Now this guy does not fit your stereotype of a suspect. He`s first of all a businessman. He`s apparently good looking and drives fancy cars. He`s not, you know, I don`t think he`s good-looking, but that`s what they`re all saying, he`s good-looking. And he had a girlfriend. So he also owned a sandwich franchise.

What does that say, Nicole, about how we as women have to be vigilant that people are not always what they appear.

DEBORDE: Well and you`ve heard the cliche a million times, you can`t judge a book by its cover. And it`s certainly true as it relates to anybody who might commit a sexual offense, you certainly cannot look at another person and decide what kind of criminal they may or may not be.

You may have someone on the other hand, who looks completely rough and might be the most gentle, nice person that you could ever meet. You certainly cannot tell by looking.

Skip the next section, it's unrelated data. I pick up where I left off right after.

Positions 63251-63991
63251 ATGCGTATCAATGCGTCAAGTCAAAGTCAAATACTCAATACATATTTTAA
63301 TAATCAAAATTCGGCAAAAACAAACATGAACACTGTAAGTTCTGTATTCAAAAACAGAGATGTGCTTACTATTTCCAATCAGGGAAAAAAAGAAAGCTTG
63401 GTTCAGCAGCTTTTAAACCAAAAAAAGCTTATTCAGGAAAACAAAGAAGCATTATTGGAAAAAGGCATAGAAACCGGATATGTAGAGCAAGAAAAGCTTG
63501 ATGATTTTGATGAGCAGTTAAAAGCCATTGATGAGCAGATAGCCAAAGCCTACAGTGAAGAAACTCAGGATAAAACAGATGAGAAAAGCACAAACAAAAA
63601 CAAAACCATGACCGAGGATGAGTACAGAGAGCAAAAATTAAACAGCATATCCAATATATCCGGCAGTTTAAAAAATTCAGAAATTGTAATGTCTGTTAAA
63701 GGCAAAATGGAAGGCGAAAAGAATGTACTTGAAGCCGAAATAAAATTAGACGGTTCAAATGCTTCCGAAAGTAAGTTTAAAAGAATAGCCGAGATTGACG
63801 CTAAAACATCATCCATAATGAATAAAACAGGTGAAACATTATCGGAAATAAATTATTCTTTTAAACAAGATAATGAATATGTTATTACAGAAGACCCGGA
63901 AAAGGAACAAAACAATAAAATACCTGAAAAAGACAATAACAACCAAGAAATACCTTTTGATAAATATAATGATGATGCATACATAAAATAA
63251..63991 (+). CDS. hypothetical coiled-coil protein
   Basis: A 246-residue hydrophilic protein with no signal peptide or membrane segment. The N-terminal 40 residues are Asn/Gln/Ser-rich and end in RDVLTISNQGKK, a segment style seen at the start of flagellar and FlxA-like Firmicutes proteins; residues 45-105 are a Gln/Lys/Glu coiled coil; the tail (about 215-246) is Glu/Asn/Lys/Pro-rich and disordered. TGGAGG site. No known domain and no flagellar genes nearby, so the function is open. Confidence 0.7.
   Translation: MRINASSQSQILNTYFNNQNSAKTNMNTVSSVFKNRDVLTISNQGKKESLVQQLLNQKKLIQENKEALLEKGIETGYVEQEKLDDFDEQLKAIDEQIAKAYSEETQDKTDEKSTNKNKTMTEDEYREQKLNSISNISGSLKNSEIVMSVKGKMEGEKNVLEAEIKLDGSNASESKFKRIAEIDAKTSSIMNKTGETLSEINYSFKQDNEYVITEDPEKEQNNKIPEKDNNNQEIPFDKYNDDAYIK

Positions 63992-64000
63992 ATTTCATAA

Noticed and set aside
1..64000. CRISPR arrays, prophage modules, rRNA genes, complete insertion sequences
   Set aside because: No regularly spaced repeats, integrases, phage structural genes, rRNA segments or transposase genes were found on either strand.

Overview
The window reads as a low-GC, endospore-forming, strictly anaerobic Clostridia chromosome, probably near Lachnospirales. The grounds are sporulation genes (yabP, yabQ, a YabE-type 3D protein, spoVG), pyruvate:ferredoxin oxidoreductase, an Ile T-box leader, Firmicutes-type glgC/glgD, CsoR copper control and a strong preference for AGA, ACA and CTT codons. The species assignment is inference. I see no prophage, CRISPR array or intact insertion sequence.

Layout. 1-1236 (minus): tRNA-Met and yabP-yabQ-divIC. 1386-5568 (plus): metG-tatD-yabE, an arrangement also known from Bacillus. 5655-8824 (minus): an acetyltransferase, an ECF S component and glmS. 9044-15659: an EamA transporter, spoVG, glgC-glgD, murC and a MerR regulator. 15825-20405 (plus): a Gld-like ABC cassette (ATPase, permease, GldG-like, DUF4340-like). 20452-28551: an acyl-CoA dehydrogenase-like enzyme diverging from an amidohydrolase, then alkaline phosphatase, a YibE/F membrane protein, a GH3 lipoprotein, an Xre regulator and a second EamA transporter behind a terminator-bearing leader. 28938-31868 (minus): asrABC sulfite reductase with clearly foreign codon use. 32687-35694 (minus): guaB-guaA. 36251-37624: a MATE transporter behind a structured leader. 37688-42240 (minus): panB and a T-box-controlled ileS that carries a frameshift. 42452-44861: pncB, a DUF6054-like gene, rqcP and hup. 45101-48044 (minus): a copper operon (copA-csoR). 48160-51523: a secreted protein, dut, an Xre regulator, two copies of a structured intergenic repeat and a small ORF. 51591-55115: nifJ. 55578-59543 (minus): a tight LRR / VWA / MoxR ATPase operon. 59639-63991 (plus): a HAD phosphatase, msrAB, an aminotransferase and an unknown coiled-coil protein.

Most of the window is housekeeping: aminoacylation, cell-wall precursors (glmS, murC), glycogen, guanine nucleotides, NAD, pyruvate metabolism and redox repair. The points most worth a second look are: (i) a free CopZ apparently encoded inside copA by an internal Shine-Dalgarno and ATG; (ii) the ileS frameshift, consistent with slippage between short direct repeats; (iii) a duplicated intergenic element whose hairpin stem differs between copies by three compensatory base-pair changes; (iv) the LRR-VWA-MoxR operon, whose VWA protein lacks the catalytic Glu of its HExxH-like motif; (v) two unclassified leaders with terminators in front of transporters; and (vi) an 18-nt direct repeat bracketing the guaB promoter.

VELEZ-MITCHELL: Yes, and you know I have to say that after he was stopped by the cops patrolling shopping malls, there are some who theorize so that`s why he went to the bars.

DEBORDE: Yes.

VELEZ-MITCHELL: Bad situation.

Ladies, stay right there, after the break, I`m going to have more of your calls on the disappearance of Laura Garza and what we need to do on this war on women. Something has to be done immediately to stop the violence against women. We can`t just keep reporting these stories over and over again.

(COMMERCIAL BREAK)

VELEZ-MITCHELL: We`re back. Taking your phone calls in the case of the missing Texas native, Laura Garza who left a nightclub with a convicted sex offender. With me are two former prosecutors, Nicole Deborde and Sunny Hostin and great prosecutors they are.